New HIV Test Helps Researchers Determine Incidence, Whether Prevention Strategies Work

The Centers for Disease Control and Prevention (CDC) has developed a new HIV test, called the Limiting Antigen Avidity Enzyme Immunoassay, that can tell whether a person contracted the virus within the last 141 days, “hugely important information for researchers, who need to know whether fewer people are becoming newly infected with HIV to determine whether a prevention program is working,” the Wall Street Journal’s “Health Blog” reports. Speaking last month at the XIX International AIDS Conference (AIDS 2012) in Washington, D.C., “Secretary of Health and Human Services Kathleen Sebelius called the new test ‘a major development that will help us better evaluate and improve our prevention efforts,'” the blog notes.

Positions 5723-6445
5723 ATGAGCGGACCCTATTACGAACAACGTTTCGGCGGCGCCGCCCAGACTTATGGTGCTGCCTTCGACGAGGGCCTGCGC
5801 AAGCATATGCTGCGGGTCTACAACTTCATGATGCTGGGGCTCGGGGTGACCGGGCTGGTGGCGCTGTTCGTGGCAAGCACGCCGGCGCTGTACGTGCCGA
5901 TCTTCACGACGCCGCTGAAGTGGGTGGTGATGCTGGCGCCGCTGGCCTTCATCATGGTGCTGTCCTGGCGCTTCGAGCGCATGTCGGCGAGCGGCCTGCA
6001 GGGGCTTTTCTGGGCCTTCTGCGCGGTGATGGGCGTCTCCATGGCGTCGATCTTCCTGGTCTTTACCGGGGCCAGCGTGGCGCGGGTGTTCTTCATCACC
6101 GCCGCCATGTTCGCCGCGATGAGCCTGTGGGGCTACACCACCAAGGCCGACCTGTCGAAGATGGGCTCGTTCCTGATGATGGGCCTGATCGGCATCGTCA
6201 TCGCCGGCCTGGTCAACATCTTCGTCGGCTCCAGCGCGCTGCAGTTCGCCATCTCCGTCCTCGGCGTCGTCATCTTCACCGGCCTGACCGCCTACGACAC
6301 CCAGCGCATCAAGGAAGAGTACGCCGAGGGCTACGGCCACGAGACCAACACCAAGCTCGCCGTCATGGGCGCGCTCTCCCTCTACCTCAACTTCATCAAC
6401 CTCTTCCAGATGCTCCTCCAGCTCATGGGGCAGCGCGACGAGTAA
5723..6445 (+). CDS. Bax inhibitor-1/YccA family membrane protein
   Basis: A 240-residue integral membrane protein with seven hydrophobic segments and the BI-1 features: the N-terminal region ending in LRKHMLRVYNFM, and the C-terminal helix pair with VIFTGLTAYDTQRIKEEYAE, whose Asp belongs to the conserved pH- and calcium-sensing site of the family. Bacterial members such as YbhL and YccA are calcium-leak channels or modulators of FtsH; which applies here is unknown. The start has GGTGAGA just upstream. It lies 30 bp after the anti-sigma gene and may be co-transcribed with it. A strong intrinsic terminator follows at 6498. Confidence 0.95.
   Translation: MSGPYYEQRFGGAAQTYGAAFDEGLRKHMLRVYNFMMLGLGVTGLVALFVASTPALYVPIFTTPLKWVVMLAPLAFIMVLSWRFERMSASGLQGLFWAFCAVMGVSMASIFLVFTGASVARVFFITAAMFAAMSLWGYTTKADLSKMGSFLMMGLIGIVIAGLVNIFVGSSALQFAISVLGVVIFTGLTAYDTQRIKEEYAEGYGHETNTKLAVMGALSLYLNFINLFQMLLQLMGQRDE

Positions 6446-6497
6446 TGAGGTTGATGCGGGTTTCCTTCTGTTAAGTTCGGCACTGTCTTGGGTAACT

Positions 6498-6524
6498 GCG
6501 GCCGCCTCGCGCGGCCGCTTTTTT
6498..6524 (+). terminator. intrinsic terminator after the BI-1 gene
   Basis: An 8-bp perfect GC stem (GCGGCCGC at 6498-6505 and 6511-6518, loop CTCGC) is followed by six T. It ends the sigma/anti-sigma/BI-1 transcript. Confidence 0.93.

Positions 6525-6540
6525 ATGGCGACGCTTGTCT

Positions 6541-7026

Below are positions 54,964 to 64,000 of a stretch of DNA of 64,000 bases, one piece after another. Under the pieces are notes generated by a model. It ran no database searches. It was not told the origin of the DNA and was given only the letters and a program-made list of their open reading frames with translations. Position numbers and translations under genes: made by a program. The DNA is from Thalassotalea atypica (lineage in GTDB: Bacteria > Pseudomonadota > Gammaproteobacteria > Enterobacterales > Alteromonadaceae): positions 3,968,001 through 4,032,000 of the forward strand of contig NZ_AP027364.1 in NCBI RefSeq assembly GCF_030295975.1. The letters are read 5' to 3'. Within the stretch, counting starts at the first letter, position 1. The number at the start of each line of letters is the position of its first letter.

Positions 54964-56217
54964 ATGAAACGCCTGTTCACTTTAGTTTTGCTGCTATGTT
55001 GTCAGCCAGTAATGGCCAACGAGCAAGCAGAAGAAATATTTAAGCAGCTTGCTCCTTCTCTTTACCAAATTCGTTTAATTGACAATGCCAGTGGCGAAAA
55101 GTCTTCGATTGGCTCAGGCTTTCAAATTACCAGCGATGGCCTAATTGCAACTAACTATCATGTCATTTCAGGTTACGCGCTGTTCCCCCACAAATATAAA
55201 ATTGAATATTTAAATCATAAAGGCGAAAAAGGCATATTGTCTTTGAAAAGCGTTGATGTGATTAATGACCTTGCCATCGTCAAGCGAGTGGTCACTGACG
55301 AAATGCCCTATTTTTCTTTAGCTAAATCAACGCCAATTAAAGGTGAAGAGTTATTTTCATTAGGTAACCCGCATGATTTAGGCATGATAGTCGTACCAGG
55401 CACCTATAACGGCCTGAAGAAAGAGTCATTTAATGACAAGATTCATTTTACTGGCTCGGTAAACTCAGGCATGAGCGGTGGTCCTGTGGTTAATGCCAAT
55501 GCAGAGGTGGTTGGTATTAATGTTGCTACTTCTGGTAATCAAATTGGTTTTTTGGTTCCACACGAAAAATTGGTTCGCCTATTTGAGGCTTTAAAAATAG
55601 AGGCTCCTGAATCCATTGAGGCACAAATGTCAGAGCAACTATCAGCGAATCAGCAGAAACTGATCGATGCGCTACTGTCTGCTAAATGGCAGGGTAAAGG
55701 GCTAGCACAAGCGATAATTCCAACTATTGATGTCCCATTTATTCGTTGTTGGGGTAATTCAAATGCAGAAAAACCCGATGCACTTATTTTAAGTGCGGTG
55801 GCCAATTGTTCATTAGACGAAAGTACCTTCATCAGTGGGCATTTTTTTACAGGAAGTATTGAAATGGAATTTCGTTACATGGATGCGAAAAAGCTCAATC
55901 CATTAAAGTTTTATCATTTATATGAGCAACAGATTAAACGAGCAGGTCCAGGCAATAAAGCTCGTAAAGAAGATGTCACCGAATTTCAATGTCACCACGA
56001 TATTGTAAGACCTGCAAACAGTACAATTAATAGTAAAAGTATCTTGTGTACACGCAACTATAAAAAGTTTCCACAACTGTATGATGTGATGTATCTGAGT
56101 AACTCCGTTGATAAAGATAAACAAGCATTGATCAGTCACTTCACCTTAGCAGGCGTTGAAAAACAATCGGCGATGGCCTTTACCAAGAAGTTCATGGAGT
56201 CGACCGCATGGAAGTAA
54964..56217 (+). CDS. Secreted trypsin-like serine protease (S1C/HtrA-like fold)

Instead of using traditional testing that involves two rounds of patient sampling separated by six months and costs millions of dollars, the new test can estimate HIV incidence in 10 days at a cost of thousands of dollars, according to Yen Duong, a microbiologist with the CDC’s global health HIV lab, the blog notes. “We saved a year that could have been spent on prevention. … Now we have a tool that actually directly measures our impact,” she said, the blog adds. “The test is commercially available from Sedia Biosciences and now is being used in countries such as Kenya, South Africa and others where [PEPFAR] operates, Duong says,” according to the blog (McKay, 8/7).

The KFF Daily Global Health Policy Report summarized news and information on global health policy from hundreds of sources, from May 2009 through December 2020. All summaries are archived and available via search.

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